Conventionally the Agricultural Revolution is taken as ground zero in the birth of civilization. By regimenting and increasing food production yields the revolution freed up time for other human endeavours. This included the wholesale development of various artisan pursuits that in turn galvanized a technological revolution that continues today. In a way one can argue that the revolution was in a sense the fore bringer of our modern world.
However the shift toward planned farming (which in the west involved the domestication of wheat, barley, rye and oats and various livestock) was not without its disadvantages. Some feminists see it as the beginning of patriarchy for one. Others argue that it was destructive towards the environment, resource draining and over reliant on a societal hierarchy that at times promoted slavery. It cemented the idea of territory making war an inevitable outcome.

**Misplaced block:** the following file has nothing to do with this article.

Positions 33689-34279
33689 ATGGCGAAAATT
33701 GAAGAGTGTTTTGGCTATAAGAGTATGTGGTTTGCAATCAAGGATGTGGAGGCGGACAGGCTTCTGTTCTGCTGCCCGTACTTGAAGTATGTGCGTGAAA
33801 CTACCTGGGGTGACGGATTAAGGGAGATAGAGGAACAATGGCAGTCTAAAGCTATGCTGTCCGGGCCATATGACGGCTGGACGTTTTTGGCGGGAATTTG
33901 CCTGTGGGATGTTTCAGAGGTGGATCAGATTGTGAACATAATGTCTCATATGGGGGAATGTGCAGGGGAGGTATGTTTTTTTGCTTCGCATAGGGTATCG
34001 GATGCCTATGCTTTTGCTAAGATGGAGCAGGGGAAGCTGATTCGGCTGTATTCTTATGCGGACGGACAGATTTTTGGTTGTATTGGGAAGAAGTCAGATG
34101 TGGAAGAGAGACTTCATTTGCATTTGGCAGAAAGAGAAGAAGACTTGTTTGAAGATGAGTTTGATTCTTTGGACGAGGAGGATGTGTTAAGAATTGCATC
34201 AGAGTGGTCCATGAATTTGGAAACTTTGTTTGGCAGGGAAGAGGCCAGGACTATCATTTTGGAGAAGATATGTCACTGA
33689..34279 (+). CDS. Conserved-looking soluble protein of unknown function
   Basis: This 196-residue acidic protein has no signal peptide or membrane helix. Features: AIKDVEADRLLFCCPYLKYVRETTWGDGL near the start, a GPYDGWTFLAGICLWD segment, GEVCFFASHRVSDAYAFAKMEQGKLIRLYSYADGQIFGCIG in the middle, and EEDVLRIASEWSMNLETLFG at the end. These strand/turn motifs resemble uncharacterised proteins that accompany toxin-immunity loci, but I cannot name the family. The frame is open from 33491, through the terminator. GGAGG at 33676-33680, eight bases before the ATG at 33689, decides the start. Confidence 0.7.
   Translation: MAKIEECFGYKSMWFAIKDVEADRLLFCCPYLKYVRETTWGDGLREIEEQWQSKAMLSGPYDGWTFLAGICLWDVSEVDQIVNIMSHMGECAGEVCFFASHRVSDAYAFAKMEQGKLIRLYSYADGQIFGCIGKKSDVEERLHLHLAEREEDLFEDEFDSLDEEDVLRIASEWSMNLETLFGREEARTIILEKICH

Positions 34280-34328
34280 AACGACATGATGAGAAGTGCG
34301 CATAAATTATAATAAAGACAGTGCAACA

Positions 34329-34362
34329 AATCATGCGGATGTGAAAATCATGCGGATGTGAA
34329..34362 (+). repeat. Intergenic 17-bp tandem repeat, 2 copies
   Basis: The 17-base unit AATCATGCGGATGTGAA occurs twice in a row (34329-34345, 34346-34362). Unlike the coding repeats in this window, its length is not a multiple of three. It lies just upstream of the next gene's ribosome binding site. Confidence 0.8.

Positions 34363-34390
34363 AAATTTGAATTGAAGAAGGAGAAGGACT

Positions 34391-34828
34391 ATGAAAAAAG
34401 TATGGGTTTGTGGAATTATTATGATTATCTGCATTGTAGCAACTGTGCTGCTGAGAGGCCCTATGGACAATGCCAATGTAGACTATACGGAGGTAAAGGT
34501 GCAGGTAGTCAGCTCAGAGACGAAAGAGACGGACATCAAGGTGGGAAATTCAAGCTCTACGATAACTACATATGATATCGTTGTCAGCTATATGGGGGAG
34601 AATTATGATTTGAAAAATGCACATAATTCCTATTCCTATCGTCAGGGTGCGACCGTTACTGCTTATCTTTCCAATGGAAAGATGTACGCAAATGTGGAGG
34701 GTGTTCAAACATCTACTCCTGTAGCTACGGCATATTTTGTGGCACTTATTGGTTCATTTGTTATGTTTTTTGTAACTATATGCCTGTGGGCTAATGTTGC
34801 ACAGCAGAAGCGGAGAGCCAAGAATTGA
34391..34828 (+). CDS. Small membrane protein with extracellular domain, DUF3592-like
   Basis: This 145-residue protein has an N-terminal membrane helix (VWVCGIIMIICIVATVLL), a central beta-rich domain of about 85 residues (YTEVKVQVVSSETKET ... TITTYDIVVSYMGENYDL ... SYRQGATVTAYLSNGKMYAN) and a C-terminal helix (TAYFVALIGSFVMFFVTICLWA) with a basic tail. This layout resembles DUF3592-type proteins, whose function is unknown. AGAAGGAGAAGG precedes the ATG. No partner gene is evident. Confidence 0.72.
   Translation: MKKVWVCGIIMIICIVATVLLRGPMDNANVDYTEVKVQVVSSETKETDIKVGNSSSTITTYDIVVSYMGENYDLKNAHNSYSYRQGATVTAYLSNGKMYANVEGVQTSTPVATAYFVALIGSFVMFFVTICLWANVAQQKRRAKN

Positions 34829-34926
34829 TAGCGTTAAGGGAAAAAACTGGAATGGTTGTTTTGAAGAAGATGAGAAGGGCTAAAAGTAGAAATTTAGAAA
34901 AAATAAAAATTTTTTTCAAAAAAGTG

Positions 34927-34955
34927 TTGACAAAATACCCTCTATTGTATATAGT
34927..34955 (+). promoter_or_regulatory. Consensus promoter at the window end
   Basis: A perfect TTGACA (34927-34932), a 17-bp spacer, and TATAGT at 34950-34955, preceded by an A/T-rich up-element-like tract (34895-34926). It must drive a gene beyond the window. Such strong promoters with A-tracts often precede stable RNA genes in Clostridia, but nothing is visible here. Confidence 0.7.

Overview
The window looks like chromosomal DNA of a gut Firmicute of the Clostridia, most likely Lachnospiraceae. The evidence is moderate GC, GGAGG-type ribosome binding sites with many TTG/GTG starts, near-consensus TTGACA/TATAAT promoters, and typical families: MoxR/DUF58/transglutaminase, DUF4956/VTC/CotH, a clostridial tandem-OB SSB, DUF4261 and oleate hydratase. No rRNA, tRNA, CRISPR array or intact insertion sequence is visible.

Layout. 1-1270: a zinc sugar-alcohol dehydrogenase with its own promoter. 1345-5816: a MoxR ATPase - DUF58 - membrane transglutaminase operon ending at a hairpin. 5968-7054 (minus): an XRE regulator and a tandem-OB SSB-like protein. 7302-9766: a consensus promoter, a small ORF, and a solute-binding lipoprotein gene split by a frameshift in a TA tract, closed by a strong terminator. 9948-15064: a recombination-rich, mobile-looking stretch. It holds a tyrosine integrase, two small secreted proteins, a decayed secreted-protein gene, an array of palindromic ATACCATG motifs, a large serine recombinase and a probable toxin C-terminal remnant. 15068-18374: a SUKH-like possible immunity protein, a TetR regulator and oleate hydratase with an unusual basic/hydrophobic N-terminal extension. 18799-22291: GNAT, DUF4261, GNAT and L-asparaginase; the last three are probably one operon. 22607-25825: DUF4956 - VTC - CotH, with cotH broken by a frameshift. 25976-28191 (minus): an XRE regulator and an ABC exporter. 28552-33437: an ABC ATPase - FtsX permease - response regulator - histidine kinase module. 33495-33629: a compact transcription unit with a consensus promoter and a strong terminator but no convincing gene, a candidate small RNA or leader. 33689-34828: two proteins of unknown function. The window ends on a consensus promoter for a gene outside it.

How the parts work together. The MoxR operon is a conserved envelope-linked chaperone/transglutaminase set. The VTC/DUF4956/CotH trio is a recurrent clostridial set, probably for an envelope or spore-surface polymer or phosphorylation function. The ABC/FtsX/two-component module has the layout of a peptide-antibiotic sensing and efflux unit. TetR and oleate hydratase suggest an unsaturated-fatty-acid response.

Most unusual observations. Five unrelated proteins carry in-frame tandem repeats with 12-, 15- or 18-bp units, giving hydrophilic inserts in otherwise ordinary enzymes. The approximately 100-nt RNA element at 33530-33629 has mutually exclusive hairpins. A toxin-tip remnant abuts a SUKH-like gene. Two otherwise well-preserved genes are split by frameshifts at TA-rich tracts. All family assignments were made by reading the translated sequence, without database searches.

While some of these features endured many were more consistent with the early stages of an evolving dynamic. The Agricultural Revolution cemented the success of our species, freed us from the shackles of subsistence living and opened up the potential that is so evident across the landscape of human achievement.